8. Wrong Emotions or No Emotion

It doesn't matter if your artwork has nothing to do with the music but it does matter if it has the same emotional resonance. If your music is happy you can literally have any great happy image on there and the listener will instantly make the connection. Likewise, something moody needs something moody. Write down the list of emotional adjectives your music is speaking to you, and then write down a list of emotions that your artwork / branding idea is telling you. Do they match? Extra points if the emotions are subtler ones, such a wistful, melancholy, struggle, pity etc.

Here's a list of emotions to help you out.

9. Not Properly Testing Your Artwork Out

So how do you know if your branding is right? Simple. Go ask people. Once you've come up with three or four ideas that you really like place them in front of your friends, family or social media following and simply ask them one question: what sort of music do you think is artwork is for? And do not tell them that it's for your music otherwise it will contaminate the results. You want honest answers.

If they correctly match it to your music then you're on the right track. If all of them are right for you style of music, you can always follow up with: which do you like the best? There's nothing wrong with crowdsourcing opinion.

10. Cocking-up Your Branding Timing

There's a great line from the recently deceased Andy Weatherall I like, from an old interview:

"If you're in a hurry to show somebody your art, you should throw it in the trash because it's bound to be rubbish. Be patient. Very pertinent to today. Digital culture sells you this theory that if you don't get involved immediately, you're going to be left behind ... if you're making music or any art, just wait, wait six months, see if you still like it. If you release something immediately, you're not going to be happy with it and it's just going to be part of the digital noise."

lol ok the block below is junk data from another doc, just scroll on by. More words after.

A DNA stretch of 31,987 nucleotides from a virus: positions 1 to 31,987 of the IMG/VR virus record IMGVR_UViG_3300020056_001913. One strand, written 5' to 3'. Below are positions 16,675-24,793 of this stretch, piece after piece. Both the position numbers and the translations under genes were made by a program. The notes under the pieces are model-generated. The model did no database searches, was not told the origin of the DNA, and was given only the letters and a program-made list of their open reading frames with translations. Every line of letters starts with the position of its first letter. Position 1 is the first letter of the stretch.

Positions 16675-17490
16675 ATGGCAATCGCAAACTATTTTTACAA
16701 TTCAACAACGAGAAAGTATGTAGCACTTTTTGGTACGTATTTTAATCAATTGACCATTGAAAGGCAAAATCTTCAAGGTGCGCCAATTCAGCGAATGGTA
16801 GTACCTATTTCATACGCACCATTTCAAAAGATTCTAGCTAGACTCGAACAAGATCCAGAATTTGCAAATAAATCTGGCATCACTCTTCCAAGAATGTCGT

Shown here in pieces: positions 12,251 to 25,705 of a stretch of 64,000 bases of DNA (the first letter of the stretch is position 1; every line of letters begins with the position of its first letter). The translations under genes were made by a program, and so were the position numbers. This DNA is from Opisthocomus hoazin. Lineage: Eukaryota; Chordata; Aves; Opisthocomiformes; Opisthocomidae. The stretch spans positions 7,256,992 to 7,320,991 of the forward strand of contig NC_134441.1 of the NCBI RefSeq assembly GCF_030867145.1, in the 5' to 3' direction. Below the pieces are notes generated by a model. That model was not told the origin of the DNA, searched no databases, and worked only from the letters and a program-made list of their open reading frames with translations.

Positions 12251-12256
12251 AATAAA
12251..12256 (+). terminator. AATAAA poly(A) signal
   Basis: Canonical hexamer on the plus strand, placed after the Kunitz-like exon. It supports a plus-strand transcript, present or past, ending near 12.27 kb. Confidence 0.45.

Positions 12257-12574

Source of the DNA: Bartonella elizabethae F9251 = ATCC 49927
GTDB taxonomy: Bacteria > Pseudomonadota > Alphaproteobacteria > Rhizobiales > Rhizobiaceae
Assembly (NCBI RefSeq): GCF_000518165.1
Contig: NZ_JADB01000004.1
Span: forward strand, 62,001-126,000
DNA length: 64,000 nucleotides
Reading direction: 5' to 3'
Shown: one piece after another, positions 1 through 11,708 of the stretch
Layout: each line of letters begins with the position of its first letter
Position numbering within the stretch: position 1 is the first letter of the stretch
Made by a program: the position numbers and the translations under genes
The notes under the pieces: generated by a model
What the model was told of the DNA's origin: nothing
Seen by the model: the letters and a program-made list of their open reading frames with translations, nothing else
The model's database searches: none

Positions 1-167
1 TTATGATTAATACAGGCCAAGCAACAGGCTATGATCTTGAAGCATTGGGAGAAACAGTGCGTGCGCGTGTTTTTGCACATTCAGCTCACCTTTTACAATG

And the same goes for your branding. If you're not yet at a level where your music is good and you have amazing branding then people are going to associate your branding forever with substandard music. Conversely, if you have fantastic music and the first releases don't have great branding then people might just pass it by.

The two should go hand in hand. A great release with great branding.

Be patient. Get everything right before your releases.

11. Not Thinking About It in a Complete Way

It's easy to fall into the trap of thinking that branding just covers your release artwork and you're done. Branding covers so much more. It's all the association that potential listeners have with you and your music.

I'll be writing further articles about this subject. But here is a list of non-graphical things that all add up to your brand identity:

  • Your Artist Name.
  • Your Values and Your Personalities.
  • What You Look Like.
  • Your Backstory.
  • Any Text You Add to Releases.
  • How You Present Yourself to Fans.
  • How Much Fan Distance You Have.
  • General Social media Presence.
  • The Sort of Release Schedule You Have.
  • Which Other Musicians You Associate with.

All these things will either make you memorable instantly forgettable. A cohesive story and presentation all add up to a winning brand idea.